Two words: Long leash.
Until 100% recall is obtained. Lots of patience and repetition. Coming to you has to be both fun but an uncompromized expectation.
I don't like training with treats and not at that age but as they get into the independence stage a little older, you might find it helpful. At this stage it isn't necessary, you're the boss!
 

·
Registered
Joined
·
11 Posts
Discussion Starter #6
Thanks for your responses guys! Appreciate it! I just bought a 15" long leash, I'll be using this going forward.
 

·
Registered
Joined
·
31,510 Posts
He's a baby. It's your responsibility to teach him. He's not stubborn. He doesn't know and the entire world is more interesting than you. I would look up videos from Dave Kroyer, Ivan, Denise Fenzi, etc and learn how to play games that engage your puppy, teach commands and proof those commands. Or find a trainer to help you. Because you are expecting WAYYYY to much from a baby and putting the blame back on him for that.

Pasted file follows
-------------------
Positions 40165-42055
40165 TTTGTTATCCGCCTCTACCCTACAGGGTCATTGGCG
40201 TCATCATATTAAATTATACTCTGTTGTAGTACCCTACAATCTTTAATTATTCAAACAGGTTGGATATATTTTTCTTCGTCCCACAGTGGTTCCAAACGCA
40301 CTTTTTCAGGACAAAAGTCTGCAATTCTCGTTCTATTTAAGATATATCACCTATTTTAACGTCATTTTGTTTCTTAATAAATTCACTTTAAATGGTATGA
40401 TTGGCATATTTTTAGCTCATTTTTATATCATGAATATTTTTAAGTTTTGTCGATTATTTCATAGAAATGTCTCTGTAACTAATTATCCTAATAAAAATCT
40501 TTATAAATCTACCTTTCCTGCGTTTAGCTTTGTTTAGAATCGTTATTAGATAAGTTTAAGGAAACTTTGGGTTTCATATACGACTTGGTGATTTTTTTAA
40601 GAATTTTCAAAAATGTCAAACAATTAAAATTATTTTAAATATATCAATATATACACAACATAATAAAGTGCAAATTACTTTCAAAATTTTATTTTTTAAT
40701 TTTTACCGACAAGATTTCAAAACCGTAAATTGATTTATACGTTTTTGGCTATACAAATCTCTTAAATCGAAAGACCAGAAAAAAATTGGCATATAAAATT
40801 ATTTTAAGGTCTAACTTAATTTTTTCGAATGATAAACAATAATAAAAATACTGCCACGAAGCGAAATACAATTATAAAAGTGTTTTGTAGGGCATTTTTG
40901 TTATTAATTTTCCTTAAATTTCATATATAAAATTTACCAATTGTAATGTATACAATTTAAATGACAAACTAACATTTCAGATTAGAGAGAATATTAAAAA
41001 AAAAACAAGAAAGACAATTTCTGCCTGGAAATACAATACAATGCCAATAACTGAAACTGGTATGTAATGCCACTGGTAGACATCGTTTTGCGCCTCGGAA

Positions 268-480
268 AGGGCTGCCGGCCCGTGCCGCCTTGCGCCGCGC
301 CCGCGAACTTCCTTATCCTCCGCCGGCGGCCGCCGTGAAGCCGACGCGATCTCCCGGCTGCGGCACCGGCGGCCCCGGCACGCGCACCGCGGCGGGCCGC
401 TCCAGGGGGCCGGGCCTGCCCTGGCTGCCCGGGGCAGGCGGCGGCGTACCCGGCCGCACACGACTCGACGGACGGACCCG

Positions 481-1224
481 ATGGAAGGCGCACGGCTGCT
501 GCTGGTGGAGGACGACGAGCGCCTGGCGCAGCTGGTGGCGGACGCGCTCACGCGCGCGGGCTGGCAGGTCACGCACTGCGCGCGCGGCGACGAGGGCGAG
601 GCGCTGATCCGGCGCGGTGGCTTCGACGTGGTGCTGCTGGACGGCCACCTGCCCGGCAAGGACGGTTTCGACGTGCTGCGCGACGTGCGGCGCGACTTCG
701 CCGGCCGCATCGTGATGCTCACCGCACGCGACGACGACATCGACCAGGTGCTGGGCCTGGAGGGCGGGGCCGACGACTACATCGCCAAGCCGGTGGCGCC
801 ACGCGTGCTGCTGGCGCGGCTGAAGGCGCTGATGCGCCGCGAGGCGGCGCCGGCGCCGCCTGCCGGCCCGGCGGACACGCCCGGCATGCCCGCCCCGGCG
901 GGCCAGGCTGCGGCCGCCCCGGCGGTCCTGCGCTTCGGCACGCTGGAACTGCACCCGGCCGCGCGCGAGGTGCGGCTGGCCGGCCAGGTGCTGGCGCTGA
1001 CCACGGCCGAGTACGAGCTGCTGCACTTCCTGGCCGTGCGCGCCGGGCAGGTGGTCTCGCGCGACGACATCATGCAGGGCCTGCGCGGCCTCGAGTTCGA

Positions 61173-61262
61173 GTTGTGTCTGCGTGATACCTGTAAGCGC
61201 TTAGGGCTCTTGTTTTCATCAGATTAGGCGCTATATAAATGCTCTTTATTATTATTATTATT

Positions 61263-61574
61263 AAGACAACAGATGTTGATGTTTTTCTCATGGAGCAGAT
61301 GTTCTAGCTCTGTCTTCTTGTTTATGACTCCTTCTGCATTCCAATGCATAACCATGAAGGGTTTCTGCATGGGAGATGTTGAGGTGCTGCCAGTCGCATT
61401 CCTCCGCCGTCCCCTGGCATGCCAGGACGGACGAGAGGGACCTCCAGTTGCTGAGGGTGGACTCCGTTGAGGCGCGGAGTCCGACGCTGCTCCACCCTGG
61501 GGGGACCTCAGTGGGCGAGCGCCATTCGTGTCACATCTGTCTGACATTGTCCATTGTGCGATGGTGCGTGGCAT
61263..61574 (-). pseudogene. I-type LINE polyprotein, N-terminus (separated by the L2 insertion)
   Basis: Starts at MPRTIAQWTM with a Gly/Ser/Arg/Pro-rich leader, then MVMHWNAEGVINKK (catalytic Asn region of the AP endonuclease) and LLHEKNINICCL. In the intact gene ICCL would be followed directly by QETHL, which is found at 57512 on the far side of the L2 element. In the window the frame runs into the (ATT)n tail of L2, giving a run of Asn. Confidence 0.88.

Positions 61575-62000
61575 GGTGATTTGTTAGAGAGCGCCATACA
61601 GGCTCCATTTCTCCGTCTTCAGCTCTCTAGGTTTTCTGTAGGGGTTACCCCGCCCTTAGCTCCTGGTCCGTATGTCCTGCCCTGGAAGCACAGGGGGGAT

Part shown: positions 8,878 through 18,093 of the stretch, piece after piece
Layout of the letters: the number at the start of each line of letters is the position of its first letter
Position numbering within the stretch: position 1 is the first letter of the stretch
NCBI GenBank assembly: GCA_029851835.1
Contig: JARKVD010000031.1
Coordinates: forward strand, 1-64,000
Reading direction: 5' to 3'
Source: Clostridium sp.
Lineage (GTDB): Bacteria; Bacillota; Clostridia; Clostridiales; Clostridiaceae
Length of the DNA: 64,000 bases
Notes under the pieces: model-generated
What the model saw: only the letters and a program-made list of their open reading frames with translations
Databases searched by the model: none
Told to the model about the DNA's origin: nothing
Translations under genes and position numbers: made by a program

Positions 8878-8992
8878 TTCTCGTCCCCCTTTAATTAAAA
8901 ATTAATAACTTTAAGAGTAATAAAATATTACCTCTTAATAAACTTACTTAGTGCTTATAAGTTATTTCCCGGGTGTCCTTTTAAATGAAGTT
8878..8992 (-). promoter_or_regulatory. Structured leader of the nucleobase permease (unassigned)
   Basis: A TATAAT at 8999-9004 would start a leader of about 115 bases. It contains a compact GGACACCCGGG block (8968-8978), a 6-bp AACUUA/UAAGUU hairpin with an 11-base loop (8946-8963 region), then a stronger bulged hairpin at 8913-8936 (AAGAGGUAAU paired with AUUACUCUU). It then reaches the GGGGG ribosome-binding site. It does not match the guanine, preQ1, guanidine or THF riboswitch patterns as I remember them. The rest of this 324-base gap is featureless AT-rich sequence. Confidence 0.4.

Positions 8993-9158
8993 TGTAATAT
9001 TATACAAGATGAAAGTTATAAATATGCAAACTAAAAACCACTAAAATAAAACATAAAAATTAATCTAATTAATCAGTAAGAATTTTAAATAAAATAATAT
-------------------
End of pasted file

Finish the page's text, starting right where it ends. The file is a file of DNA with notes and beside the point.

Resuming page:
·
Registered
Joined
·
11 Posts
Discussion Starter #8
He's a baby. It's your responsibility to teach him. He's not stubborn. He doesn't know and the entire world is more interesting than you. I would look up videos from Dave Kroyer, Ivan, Denise Fenzi, etc and learn how to play games that engage your puppy, teach commands and proof those commands. Or find a trainer to help you. Because you are expecting WAYYYY to much from a baby and putting the blame back on him for that.
Not blaming him, just curious if this is normal at this age is all..I do need to learn what games i can play with him besides fetch.,.He doesnt seem that interested in fetch he gets bored easily, though plays for a bit,. Thanks for the info!